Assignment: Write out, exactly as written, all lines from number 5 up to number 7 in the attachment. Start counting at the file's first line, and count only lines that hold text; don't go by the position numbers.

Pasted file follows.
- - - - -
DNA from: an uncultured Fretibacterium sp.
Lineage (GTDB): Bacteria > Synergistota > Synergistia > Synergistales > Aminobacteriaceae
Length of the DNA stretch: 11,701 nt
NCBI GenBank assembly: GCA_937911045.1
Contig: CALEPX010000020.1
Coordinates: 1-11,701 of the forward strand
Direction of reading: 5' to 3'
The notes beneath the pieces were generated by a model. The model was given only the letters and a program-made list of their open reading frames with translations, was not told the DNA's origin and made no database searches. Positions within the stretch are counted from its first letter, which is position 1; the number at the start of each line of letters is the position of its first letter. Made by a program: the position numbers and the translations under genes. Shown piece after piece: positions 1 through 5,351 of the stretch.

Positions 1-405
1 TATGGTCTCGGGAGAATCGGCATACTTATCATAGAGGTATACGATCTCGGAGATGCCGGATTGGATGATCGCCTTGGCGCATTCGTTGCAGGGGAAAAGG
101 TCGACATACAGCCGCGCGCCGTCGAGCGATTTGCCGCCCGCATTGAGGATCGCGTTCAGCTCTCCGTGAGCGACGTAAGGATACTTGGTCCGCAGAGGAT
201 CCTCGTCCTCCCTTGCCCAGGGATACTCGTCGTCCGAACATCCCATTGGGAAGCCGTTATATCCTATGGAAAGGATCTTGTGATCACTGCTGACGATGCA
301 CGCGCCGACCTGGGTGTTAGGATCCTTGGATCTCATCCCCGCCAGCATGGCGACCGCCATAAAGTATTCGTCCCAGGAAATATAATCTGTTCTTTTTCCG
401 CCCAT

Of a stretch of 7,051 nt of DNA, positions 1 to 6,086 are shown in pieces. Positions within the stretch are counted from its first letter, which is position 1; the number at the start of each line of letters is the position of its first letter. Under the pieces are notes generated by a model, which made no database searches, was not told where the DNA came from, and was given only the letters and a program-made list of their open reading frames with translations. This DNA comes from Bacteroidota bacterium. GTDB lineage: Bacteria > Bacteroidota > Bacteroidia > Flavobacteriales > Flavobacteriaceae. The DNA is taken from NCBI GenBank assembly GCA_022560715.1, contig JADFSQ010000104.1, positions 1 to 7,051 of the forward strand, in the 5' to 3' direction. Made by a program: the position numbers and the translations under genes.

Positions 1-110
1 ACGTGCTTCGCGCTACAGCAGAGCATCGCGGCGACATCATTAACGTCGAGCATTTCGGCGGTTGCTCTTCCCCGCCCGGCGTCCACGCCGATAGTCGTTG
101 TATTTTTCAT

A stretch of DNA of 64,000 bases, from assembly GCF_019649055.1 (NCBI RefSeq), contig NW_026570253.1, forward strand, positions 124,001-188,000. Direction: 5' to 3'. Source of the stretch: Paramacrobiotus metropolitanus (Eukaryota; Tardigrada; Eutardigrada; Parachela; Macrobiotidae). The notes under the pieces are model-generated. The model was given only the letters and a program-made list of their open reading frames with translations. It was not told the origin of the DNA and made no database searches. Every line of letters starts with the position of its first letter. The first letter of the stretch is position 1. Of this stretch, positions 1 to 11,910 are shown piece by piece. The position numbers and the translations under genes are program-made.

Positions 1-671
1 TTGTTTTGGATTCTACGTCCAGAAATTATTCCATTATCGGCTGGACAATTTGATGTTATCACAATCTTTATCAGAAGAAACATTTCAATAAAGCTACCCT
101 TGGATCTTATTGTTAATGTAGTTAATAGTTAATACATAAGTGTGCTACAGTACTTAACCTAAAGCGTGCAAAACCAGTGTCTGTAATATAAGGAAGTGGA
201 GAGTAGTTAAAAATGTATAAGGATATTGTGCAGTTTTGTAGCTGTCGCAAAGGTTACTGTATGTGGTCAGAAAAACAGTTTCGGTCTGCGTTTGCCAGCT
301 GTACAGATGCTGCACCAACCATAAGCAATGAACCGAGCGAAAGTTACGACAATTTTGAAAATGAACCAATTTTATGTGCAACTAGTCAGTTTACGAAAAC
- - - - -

Contig: CALEPX010000020.1
Coordinates: 1-11,701 of the forward strand
Direction of reading: 5' to 3'